Being Argentinean means that Latin American aesthetic surrealism and the characteristic penchant for melancholy will rank high in the harmonic and melodic structures of Ablanedo’s compositions. On both “Coral” and “La Procesión,” respectively meaning “Chorale” and “The Procession,” there are extended ruminations of brooding nostalgia that amaze in interest rather than bog one’s emotions down. One can actually see and feel the procession inching slowly towards their unidentified, yet instinctively known destination. Harmonically and melodically privileged playing characterizes both of these humane and stately pieces.
“La Vida Sigue” (“Life Goes On”) has a most celebratory head which sets the overall impetus and flow of almost 11 minutes of silky exuberance. Jerome Sabbagh shines on reeds with impeccable technique, loads of heart and soul, and loaded lines of thought. Ablanedo and Haskins also play a vital role in pulling off a vehicle for conveying the binding dance of the living. The pianist’s classical chops come to the fore when heeded by the composition; yet, before you even realize it, you are enveloped in a boppin’ mid-passage kept pulsing by Sabbagh until released by Ablanedo’s passage of beauty and reflection. Just like life…
The Pablo Ablanedo Octet merits many other words of praise, including a more rigorous comment on Jenny Scheinman’s impressive violin work, the remarkable arrangements and compositions, as well as the endemic capacity for the tunes to embody their thematic outlook. Together and on their own, these musicians are simply impressive, as this is challenging material that demands restraint, good taste, discipline, an expansive expressiveness and technique that can only be gained through experience.
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Pat Martino - Remember,A Tribute To Wes Montgomery (2006)

01.Four on Six
02.Groove Yard
03.Full House
05.Twisted Blues
06.Road Song
07.West Coast Blues
09.If I Should Lose You
10.Unit 7.

Pat Martino (guitar)
Dave Kikoski (piano)
John Patitucci (bass instrument)
Scott Allan Robinson (drums)
Daniel Sadownick (percussion).

Pat Martino and Wes Montgomery were two of the most famous guitarists to emerge out of the '60s jazz scene, an era that saw the guitar raised to the status of saxophones and trumpets. Martino and Montgomery's styles, however, were quite different, one rapid-fire post-bop, the other blues-based hard bop. This doesn't mean, however, that Martino wasn't -- like everyone else -- influenced by Montgomery. Martino's Remember: A Tribute to Wes Montgomery, then, isn't so much an album that seeks to mimic the style of another guitarist, but a loving tribute that reflects without copying Montgomery's style. Yes, Martino does pull gems from the Montgomery catalog like "Four on Six" and "West Coast Blues," and he even references his use of octaves more than once, but this is more reflective than stylistic. Martino is joined on this outing by pianist David Kikoski, bassist John Patitucci, and percussionists Scott Allan Robinson and Daniel Sadownick for solid takes on Montgomery's "Road Song," Carl Perkins' "Groove Yard," and Sam Jones' "Unit Seven." While it might be revealing to compare these and other sides to Montgomery's recordings, it's probably more fun for listeners to just allow these reinterpreted recordings to wash over them. For Martino and Montgomery fans, and for anyone who loves good guitar music, Remember is a well-conceived and executed album. ~ Ronnie D. Lankford, Jr.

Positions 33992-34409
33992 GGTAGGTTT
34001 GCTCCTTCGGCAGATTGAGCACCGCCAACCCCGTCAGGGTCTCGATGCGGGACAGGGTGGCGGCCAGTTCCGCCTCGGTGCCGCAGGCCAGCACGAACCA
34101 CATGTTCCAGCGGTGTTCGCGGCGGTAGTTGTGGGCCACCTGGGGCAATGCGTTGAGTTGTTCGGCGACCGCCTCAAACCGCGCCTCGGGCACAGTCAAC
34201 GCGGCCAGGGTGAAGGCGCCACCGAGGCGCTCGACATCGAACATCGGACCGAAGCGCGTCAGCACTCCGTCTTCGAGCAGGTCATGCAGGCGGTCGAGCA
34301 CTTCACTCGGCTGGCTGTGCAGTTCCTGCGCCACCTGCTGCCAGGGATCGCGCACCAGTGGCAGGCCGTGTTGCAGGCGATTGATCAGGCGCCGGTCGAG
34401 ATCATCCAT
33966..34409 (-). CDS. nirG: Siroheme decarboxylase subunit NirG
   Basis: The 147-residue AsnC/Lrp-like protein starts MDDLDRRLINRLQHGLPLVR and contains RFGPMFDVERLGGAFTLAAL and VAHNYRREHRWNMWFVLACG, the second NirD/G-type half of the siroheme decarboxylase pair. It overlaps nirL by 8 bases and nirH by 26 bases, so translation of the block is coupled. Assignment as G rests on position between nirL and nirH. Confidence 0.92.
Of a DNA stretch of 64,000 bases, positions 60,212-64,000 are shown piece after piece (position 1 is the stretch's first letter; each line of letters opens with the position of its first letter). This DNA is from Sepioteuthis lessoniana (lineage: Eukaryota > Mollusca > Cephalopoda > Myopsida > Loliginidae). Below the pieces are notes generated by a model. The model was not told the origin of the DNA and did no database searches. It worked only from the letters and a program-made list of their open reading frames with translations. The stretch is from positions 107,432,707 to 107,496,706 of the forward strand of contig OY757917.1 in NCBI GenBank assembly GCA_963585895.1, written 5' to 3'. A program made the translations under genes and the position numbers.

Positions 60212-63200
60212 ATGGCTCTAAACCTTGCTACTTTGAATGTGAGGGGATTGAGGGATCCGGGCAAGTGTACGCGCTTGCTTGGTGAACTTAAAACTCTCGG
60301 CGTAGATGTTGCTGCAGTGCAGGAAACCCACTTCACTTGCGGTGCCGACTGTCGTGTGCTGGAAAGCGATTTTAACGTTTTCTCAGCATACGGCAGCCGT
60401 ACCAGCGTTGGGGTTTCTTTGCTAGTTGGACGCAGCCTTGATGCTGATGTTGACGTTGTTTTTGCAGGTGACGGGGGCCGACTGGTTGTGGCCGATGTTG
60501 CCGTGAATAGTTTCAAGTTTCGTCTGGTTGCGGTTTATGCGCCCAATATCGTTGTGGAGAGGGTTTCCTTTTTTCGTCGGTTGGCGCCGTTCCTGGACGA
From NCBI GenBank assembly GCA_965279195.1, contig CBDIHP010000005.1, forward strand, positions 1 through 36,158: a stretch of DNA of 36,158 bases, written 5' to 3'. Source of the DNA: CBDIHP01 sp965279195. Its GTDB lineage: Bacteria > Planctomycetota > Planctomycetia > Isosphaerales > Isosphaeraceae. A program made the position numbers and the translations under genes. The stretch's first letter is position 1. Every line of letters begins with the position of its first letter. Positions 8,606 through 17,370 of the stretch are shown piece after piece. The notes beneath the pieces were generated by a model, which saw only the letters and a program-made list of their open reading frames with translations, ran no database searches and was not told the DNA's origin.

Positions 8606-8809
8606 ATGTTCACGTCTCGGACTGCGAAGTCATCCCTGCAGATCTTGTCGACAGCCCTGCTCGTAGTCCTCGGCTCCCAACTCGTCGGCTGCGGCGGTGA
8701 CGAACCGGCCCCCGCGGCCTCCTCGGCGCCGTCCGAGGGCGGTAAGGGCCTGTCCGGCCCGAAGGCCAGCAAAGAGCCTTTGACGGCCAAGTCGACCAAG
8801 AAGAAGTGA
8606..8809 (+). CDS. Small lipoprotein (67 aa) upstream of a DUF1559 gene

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Tuesday 1 February 2011

Michel Camilo Big Band - Caribe (2009)

01.Why Not?
03.Suite Sandrine Part III
05.Just Kiddin’
06.Not Yet

Michel Camilo – Piano
Anthony Jackson – Contrabass Guitar
Cliff Almond – Drums
Guarionex Aquino – Percussion
John Faddis – Trumpet
Michael Mossman – Trumpet
Virgil Jones – Trumpet
Dave Bergeron – Trombone
Ed Neumeister – Trombone
William Cepeda – Trombone
David Taylor – Bass Trombone
Chris Hunter – Alto & Soprano Sax
Alex Foster – Alto Sax & Flute
Ralph Bowen – Tenor Sax & Flute
Lou Marini – Tenor Sax & Flute
Gary Smulyan – Baritone Sax.

Over the Casa de Campo hills in La Romana (Dominican Republic) lies Altos de Chavon, a very special, unreal place. A balcony atop the town affords a breathtaking view of the Chavon River. It was there that Francis Ford Coppola filmed the battle scenes for Apocalypse Now.
Designed by the Dominican architect Jose Antonio Caro as a replica of a sixteenth century Mediterranean village, and created by Italian master designer/cinematographer Roberto Coppa, the construction of Altos de Chavon began in 1976. At its very heart lie the Performing Arts Center of Altos de Chavon School of Design, with its crown jewel, a 5,000 seat Grecian-style amphitheater, inaugurated in 1982 with a live HBO special, The Concert of the Hemispheres, featuring Frank Sinatra and the Buddy Rich Big Band.
In 1994, Michel Camilo returned to his homeland. But he was not alone. Alongside him were his inseparable Sandra (Sandrine) and an A-list group of musicians. On December 3rd, a concert took place at the Altos de Chavon amphitheater that no one who was fortunate to be there is ever likely to forget.
Now, fifteen years later, that transfixing evening comes alive again for everyone to fully savor. Seldom does one find a musical dream team of this stature in a hypnotic state of collective inspiration.